An autotroph is an organism identified as a producer on the primary level of a food chain. Only about 5% of all living organisms are autotrophs. They are often referred to as self-feeders. In fact, the Greek origin of the term autos and trophe can be translated as "self-nourishing". They are able to form nutritional organic substances form inorganic substances such as carbon dioxide. It produces complex organic compounds such as fats, proteins, and carbohydrates. It will produce these from substances present in the autotroph's surroundings using the process of photosynthesis, obtaining energy from light; or through chemosynthesis, using energy from inorganic chemical reactions. The chemical reactions are usually between hydrogen sulfide/methane with oxygen.
Autotrophs do not need organic carbon or a living energy source survive. They are known to reduce carbon dioxide to make organic compounds for biosynthesis. In addition, autotrophs can store chemical energy. Autotrophs commonly use water as the reducing agent, but there are those that use other hydrogen compounds such as hydrogen sulfide.
Autotrophs can be photoautotrophs or chemoautotrophs. Photoautotrophs use light as an energy source. The chemoautotrophs use electron donors from organic or inorganic sources as a source of energy. The electron donors come from inorganic chemical sources such as hydrogen sulfide, elemental sulfur, ammonium and ferrous iron. In the food chain, autotrophs are consumed by heterotrophs.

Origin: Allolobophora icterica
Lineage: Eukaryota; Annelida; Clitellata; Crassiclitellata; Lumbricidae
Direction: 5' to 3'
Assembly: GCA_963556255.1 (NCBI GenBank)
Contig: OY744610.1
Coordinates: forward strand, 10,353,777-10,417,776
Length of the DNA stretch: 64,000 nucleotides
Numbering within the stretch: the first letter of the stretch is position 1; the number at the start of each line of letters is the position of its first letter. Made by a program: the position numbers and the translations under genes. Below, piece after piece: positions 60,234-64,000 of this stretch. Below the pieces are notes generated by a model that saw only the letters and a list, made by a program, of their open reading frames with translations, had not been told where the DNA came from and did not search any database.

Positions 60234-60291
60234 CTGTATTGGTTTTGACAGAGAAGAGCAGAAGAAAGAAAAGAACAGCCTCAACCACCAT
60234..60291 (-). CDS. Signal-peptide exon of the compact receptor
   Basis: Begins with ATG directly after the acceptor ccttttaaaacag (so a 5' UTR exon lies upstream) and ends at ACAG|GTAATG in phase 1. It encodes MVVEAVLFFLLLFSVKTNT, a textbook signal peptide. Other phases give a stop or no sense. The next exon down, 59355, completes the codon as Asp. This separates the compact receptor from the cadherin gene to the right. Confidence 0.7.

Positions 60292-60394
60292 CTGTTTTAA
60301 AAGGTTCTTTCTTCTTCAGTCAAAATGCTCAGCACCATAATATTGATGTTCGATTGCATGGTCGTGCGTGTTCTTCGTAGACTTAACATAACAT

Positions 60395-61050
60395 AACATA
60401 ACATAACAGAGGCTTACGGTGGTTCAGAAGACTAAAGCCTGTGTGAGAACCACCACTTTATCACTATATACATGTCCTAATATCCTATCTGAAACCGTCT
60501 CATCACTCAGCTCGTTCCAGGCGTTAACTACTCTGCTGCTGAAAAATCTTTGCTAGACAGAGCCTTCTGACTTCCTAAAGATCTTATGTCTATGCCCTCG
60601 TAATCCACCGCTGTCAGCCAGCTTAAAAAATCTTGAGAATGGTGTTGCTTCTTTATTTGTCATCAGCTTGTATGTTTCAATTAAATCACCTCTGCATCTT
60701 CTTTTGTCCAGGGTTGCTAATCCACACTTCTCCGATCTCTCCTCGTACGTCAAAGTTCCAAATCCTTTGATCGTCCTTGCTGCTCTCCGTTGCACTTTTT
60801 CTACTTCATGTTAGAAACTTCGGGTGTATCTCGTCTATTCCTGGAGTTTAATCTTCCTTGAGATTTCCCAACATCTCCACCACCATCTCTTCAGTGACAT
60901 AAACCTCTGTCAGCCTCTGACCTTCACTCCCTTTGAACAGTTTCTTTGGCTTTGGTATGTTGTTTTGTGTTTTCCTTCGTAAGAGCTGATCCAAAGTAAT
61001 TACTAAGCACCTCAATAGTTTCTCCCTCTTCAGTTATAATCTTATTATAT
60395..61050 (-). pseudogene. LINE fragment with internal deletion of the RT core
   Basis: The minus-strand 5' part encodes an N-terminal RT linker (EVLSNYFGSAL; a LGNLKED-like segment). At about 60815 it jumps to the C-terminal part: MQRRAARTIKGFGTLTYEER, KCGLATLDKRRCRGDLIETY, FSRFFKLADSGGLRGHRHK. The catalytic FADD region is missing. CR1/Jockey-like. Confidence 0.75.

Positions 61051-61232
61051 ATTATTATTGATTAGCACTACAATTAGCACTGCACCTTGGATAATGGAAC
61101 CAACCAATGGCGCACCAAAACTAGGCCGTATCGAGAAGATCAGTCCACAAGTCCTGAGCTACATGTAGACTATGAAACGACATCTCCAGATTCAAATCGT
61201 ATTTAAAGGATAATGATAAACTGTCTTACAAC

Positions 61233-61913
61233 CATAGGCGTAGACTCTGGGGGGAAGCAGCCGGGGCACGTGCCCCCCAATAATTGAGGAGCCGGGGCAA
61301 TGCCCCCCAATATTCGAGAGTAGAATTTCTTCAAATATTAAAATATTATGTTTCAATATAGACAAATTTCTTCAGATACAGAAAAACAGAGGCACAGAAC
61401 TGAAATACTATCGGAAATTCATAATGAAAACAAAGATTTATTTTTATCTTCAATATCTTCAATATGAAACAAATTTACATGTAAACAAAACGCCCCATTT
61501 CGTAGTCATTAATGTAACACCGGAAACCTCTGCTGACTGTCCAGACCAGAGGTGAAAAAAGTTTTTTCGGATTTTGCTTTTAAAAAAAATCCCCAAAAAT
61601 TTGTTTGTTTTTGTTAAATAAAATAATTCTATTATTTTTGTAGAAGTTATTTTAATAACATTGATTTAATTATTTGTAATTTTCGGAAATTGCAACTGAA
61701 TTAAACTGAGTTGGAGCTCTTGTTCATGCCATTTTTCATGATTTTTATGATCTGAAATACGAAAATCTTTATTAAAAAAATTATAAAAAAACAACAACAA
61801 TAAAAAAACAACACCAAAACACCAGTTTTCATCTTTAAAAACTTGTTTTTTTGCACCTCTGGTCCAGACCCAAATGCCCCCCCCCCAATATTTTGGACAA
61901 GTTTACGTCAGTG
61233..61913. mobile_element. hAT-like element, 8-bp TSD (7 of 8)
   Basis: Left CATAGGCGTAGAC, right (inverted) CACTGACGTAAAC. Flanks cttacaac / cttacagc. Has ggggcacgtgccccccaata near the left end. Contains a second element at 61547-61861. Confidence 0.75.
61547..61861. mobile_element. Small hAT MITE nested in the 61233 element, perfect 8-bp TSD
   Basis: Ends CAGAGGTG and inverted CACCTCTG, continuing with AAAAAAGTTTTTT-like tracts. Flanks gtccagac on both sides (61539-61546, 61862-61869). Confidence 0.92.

1. Green plants and algae: These are examples of photoautotrophs using light as an energy source. In this type, electromagnetic energy is converted from sunlight into chemical energy in the form of reduced carbon. Green plants and algae are fundamental to the food chains of all ecosystems in the world. They are primary producers in food chains.
2. Iron bacteria: This is an example of a chemoautotroph, and receive their energy from the oxidation or breakdown of various organic or inorganic food substances in their environment. Iron bacteria is a specific example of this type of autotroph. They are commonly found in soil and rivers, as well as other iron-rich areas such as groundwater sources.
3. Sulfur bacteria: Another kind of chemoautotroph living mainly in pyrite deposits. It is converted to sulfuric acid as they consume sulfur. They are also capable of using iron as an energy source like in iron bacteria. The problems they can cause include corroding metal water pipes and an increase in the acidity of water sources.
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